LA Phil and Gustavo Dudamel celebrate John Williams on their splendid DG album


Los Angeles Philharmonic is celebrating its centenary with delightfully contemporary focus on its programming. During this season, the orchestra has commissioned and performed a wide repertoire of contemporary music, including Steve Reich’s first orchestral piece in over thirty years, Philip Glass’ Lodger Symphony, John Adams’ new piano concerto for Yuja WangTan Dun’s Buddha Passion and Andrew Norman’s Sustain, to name just a few highlights.

On record, the first album take of the anniversary season comes in a guise of a two-disc live recording from concerts at Disney Hall in January, with the LA Phil music director Gustavo Dudamel conducting an all-John Williams programme. Following the 2015 season opening concert on C Major blu-ray, this is their second Williams evening captured on disc.

In terms of programming, there was a more diverse setup on the 2015 take, including Soundings (2003), written for the inauguration of the Disney Hall. The new disc, in its turn, focuses solely on Williams’ film scores, apart from the Olympic Fanfare and Theme (1984), a shared item between both programmes.

As a whole, the DG album is a marvellous survey encompassing five decades of Williams’ Hollywood career, from Jaws (1975) to Star Wars: The Force Awakens (2015), and everything in between. While the emphasizing on the big adventure films, there are more subtle pieces included, namely Theme from Schindler’s List (1993) and Sayuri’s Theme from Memoirs of a Geisha (2005), both beautifully performed.

There is one new piece on the disc, a string orchestra arrangement from The Force Awakens, titled simply as Adagio (2015/2019). Based on some of the most contemplative material from the original film score, the Adagio is a splendid addition to the encyclopedia of concert pieces from the Star Wars saga. Wonderfully performed by the LA Phil strings and Dudamel, the Adagio is a perfect gem.

In addition to the Adagio, three classic Star Wars pieces are included in the programme. The Imperial March has bears deliciously menacing pomp, while Yoda’s Theme is rooted in most sublime dignity. Solemn and bright, The Throne Room and Finale is one of the absolute highlights of the disc.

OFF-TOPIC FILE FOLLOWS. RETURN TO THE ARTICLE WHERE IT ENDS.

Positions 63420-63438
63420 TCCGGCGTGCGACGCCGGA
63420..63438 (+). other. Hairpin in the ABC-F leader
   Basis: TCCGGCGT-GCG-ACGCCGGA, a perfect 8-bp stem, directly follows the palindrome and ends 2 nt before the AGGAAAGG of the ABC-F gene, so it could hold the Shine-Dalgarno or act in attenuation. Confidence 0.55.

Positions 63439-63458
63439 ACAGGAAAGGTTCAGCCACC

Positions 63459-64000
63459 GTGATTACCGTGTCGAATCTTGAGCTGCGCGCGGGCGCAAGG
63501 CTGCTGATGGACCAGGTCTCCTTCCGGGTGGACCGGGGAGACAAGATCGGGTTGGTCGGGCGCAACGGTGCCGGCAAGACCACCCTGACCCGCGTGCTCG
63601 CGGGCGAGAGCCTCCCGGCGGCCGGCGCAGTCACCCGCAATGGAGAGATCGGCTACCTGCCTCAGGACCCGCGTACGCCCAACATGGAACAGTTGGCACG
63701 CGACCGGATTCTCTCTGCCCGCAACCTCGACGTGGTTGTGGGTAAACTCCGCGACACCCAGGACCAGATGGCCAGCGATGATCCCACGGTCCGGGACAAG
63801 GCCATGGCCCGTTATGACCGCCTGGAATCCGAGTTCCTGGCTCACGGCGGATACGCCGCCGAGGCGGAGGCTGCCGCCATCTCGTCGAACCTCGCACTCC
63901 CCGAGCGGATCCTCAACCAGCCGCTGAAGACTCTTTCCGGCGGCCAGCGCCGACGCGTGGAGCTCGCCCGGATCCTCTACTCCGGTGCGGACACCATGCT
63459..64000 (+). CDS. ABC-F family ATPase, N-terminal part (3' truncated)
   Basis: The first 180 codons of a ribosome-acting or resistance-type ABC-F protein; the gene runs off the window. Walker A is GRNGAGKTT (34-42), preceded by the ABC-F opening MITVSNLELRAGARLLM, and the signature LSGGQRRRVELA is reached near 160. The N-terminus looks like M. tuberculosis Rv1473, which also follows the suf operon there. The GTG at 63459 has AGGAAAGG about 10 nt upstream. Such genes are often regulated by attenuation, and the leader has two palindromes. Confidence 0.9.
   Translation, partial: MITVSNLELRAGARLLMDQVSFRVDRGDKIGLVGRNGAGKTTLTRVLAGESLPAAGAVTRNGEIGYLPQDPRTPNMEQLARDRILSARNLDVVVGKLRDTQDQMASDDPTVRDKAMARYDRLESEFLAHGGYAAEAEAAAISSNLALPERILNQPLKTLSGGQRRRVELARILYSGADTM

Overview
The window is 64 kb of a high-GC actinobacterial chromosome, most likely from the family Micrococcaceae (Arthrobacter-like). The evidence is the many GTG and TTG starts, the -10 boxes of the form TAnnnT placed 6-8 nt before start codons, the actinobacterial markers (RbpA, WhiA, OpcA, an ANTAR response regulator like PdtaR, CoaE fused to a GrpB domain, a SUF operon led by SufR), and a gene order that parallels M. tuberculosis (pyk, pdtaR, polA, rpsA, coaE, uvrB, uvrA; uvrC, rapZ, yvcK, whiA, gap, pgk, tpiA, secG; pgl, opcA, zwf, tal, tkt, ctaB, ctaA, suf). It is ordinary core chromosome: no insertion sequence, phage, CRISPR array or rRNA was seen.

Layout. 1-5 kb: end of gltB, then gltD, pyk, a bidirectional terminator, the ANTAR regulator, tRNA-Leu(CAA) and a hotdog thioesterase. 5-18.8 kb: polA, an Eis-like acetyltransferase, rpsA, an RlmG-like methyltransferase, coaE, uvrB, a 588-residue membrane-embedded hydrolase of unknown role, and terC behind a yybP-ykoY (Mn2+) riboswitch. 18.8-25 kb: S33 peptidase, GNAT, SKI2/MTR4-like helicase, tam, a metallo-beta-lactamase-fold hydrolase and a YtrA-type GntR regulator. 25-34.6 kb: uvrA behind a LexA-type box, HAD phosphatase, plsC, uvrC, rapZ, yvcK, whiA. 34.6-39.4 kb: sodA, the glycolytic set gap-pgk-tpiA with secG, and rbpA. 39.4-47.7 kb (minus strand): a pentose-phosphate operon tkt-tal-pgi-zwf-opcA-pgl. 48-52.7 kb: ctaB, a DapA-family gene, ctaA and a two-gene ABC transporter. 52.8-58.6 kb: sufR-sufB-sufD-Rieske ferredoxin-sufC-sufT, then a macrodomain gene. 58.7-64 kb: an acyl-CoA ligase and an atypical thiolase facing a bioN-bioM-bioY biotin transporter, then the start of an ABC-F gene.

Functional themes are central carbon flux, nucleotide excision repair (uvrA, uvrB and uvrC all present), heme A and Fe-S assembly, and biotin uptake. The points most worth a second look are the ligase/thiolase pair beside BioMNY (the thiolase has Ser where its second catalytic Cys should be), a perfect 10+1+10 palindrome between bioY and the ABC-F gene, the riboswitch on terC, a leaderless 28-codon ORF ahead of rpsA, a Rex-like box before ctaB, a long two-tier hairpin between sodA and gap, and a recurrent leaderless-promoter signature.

Alongside Star Wars, Williams’ contributions to the Harry Potter films are represented with three pieces, with Hedwig’s Theme and Harry’s Wonderful World from The Philosopher’s Stone (2001) obviously included. However, it is Fawkes the Phoenix from The Chamber of Secrets (2002) providing the most awesome effect with the gorgeous LA Phil sound embracing Williams’ hauntingly beautiful cue.    

The Spielberg-Williams collaboration is also well documented, though only up to the mid-nineties. The reinvention of classical forms in The Shark Cage Fugue from Jaws and Scherzo for Motorcycle and Orchestra from Indiana Jones and the Last Crusade (1989) get an astonishing workout from the orchestra and Dudamel, combining gripping intensity with outstanding structural clarity.

A glimpse of modernism is conveyed through Excerpts from Close Encounters of the Third Kind (1977), a concert adaptation combining several short cues from the film into a quasi-symphonic unity. Again, the unparalleled clarity of the LA Phil perfomance reveals the wealth of detail embedded in Williams’ orchestral craft.

Of all the cues on the album, The Adventure on Earth from E.T. is not only the most extended but also the one most faithful to the actual film cue underscoring the final scenes of the film. Celebrating the art of film scoring at its purest, unedited manner, The Adventure on Earth is a case in point of careful pacing, admirably carried out by Dudamel.

In similar manner, Flight to Neverland from Hook (1991), a concert adaptation combining the original film cue with a trailer-music Prologue, is rooted in splendid sweep and sonic architecture.

Yet, if one was to pick just one highlight from the album, it would probably be Theme from Jurassic Park (1993). In this five-minute cue, mystery, upbeat solemnity and sheer orchestral energy come together in truly unique manner, yielding to one of the most remarkable documents of the truly one-of-a-kind sound of the Los Angeles Philharmonic.

Rounding off with a brisk performance of the Superman March (1978), the album comes to its brilliant ending. During the tenures of both Dudamel and his predecessor Esa-Pekka Salonen, LA Phil has proven itself as one of the top symphonic ensembles in contemporary and 20th century repertoire, with inspired and idiomatic takes of this multi-faced repertoire. In this respect, Celebrating John Williams is a logical part of the continuum.


Celebrating John Williams


Los Angeles Philharmonic

Gustavo Dudamel, conductor


Simone Porter, violin

Robert deMaine, cello


Recorded at Walt Disney Concert Hall, January 24-27 2019

Deutsche Grammophon (2019)


© Jari Kallio

Leave a Reply

Fill in your details below or click an icon to log in: Logo

You are commenting using your account. Log Out /  Change )

Twitter picture

You are commenting using your Twitter account. Log Out /  Change )

Facebook photo

You are commenting using your Facebook account. Log Out /  Change )

Connecting to %s

Create a free website or blog at

Up ↑

%d bloggers like this: